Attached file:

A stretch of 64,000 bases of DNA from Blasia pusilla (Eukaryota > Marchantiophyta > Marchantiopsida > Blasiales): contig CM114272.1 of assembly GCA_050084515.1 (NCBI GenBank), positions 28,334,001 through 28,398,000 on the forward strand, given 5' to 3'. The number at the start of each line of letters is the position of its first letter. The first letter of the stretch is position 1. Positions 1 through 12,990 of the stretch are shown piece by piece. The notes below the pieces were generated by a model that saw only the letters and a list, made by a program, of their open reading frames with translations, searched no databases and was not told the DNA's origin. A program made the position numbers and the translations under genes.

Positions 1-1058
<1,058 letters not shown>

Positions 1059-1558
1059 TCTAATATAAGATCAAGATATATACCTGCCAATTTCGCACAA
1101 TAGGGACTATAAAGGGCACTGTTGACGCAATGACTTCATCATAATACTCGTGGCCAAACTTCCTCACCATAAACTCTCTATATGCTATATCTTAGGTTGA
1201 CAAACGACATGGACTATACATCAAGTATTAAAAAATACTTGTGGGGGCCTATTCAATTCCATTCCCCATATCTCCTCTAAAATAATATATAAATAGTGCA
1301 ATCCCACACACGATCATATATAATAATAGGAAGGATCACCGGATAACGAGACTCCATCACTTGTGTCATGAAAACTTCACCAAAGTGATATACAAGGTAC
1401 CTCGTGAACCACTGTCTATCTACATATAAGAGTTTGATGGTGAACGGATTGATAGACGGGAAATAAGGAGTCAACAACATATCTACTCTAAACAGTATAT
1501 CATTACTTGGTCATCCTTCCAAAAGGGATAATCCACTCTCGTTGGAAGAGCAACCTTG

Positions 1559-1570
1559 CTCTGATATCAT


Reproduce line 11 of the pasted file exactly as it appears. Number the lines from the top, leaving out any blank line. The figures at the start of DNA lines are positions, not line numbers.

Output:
Positions 1559-1570